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James P Allison of the US and Tasuku Honjo of Japan were today (Monday, October 1) awarded the 2018 Nobel Prize in Physiology or Medicine for discovery of a type of cancer treatment that harnesses a person’s own immune system, revolutionising the treatment of cancer .

“By stimulating the inherent ability of our immune system to attack tumor cells this year’s Nobel Laureates have established an entirely new principle for cancer therapy,” the Nobel Prize Foundation said in a statement.

Nobel for medicine to researchers for cancer treatment breakthrough“Allison and Honjo showed how different strategies for inhibiting the brakes on the immune system can be used in the treatment of cancer,” the Nobel Assembly at Sweden’s Karolinska Institute said in a statement on Monday, jointly awarding the prize of 9 million Swedish crowns (€870,000, $1 million) to the two scientists.

Medicine is the first of the Nobel Prizes awarded each year. The prizes for achievements in science, literature and peace were created in accordance with the will of dynamite inventor and businessman Alfred Nobel, and have been awarded since 1901.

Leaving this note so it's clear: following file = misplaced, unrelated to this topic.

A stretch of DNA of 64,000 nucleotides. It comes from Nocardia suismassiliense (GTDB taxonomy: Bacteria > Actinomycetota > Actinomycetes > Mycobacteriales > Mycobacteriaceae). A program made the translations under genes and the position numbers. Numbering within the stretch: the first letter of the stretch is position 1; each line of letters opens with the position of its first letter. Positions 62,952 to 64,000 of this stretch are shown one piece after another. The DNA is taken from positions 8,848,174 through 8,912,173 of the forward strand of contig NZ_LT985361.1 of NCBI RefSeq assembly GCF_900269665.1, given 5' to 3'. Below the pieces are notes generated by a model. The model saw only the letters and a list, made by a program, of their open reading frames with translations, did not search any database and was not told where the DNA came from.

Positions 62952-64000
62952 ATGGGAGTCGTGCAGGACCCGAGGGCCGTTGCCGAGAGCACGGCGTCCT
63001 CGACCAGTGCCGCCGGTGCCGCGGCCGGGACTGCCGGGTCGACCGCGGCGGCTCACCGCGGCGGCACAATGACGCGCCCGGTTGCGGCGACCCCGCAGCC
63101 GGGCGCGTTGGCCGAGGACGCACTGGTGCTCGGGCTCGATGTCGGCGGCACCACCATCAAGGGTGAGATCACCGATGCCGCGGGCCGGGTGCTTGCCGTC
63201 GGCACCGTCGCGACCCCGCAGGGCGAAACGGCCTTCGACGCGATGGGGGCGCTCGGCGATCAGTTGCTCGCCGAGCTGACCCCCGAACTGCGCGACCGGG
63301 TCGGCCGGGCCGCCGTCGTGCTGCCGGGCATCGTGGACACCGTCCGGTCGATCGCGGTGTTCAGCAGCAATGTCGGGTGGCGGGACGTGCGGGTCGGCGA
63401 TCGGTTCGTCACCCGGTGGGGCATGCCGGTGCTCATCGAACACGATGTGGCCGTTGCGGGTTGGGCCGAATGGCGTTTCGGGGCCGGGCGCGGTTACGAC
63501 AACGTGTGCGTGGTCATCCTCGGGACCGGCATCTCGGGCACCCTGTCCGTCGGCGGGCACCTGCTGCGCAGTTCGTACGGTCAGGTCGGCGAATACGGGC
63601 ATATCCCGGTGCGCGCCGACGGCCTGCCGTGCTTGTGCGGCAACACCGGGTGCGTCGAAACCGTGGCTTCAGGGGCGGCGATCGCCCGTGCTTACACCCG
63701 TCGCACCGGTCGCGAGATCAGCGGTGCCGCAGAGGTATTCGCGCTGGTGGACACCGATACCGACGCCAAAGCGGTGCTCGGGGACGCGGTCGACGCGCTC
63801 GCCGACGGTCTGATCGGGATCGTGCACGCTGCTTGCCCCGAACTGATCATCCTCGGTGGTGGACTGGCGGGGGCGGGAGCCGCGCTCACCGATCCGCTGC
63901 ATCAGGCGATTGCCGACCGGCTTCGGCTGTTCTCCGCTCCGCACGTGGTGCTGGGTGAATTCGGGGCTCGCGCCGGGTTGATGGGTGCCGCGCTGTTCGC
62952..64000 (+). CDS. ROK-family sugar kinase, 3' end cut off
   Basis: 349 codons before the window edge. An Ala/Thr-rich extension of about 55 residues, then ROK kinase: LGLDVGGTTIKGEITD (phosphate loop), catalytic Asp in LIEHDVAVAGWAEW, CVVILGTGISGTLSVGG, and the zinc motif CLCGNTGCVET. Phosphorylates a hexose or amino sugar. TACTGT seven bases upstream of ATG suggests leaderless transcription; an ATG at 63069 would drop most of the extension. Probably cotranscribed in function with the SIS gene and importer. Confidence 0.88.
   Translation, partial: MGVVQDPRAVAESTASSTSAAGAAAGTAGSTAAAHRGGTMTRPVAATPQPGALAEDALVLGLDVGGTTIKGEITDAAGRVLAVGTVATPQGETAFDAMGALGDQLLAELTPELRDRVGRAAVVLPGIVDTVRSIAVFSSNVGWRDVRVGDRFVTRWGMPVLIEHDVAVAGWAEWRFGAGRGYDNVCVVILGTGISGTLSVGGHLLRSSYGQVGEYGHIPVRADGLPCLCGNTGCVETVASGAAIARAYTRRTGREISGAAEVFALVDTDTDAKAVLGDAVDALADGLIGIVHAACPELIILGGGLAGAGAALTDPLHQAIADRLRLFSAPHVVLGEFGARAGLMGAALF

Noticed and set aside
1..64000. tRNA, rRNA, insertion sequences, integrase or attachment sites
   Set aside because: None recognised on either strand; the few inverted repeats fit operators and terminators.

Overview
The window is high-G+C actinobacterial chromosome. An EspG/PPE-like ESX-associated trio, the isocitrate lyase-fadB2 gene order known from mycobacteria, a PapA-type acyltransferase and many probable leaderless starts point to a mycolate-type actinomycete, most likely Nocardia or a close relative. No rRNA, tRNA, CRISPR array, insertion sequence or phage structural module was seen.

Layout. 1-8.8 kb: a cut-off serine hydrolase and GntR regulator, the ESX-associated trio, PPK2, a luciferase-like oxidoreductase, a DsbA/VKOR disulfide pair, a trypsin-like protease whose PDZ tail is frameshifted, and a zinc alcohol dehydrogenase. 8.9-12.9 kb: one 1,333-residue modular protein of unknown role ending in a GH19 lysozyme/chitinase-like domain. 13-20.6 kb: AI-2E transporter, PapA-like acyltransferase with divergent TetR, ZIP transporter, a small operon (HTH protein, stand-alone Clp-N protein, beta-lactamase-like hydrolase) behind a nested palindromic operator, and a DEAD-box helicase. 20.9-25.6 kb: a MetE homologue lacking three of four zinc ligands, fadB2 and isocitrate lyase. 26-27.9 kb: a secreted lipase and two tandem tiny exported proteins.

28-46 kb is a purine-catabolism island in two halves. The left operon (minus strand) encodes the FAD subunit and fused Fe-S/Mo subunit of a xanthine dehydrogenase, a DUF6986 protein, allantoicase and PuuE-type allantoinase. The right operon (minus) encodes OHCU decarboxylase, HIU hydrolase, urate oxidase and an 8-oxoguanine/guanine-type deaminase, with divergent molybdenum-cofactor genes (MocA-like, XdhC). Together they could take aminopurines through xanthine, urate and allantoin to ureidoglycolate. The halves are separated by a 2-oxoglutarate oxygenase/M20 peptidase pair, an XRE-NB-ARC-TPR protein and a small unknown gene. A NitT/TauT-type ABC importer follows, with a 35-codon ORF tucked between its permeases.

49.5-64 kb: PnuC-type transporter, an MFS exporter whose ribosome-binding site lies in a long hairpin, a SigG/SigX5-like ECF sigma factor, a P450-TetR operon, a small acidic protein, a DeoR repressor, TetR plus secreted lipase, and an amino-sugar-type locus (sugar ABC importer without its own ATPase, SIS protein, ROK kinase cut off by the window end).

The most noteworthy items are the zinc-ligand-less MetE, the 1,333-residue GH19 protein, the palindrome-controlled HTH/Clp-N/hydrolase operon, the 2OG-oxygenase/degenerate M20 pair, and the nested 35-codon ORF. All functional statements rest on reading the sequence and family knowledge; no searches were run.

The literature prize will not be handed out this year after the awarding body was hit by a sexual misconduct scandal.

The two medicine laureates studied proteins that prevent the body and its main immune cells, known as T-cells, from attacking tumour cells effectively.

Allison, who is a professor at the University of Texas MD Anderson Cancer Center, Houston, was studying a protein called CTLA-4 that inhibits a person’s immune system by putting the brakes on the actions of T cells. He realized that if he could release that “brake”, the immune system would wreak havoc on tumours. Allison developed this idea into a new type of cancer treatment.

Meanwhile, Honjo, who is now a professor at Kyoto University in Japan, discovered a similar immune system-braking protein. Called PD-1, this protein, he found, functions as a T-cell brake but via a different mechanism than CTLA-4 uses. Honjo’s research led to the clinical development of treating cancer patients by targeting that protein.

Whereas both proteins have proven to be effective targets for treating different types of cancer, PD-1 has shown stronger results for the so-called immune checkpoint therapy, according to the Nobel Prize Foundation. Targeting PD-1 has shown positive results in treating lung cancer, renal cancer, lymphoma and melanoma. And more recently, scientists have found that combining the two targets can be even more effective in cancer treatment, particularly in combating melanoma.

Honjo and Allison will split the Nobel prize amount of 9 million in Swedish krona, or $1.01 million.

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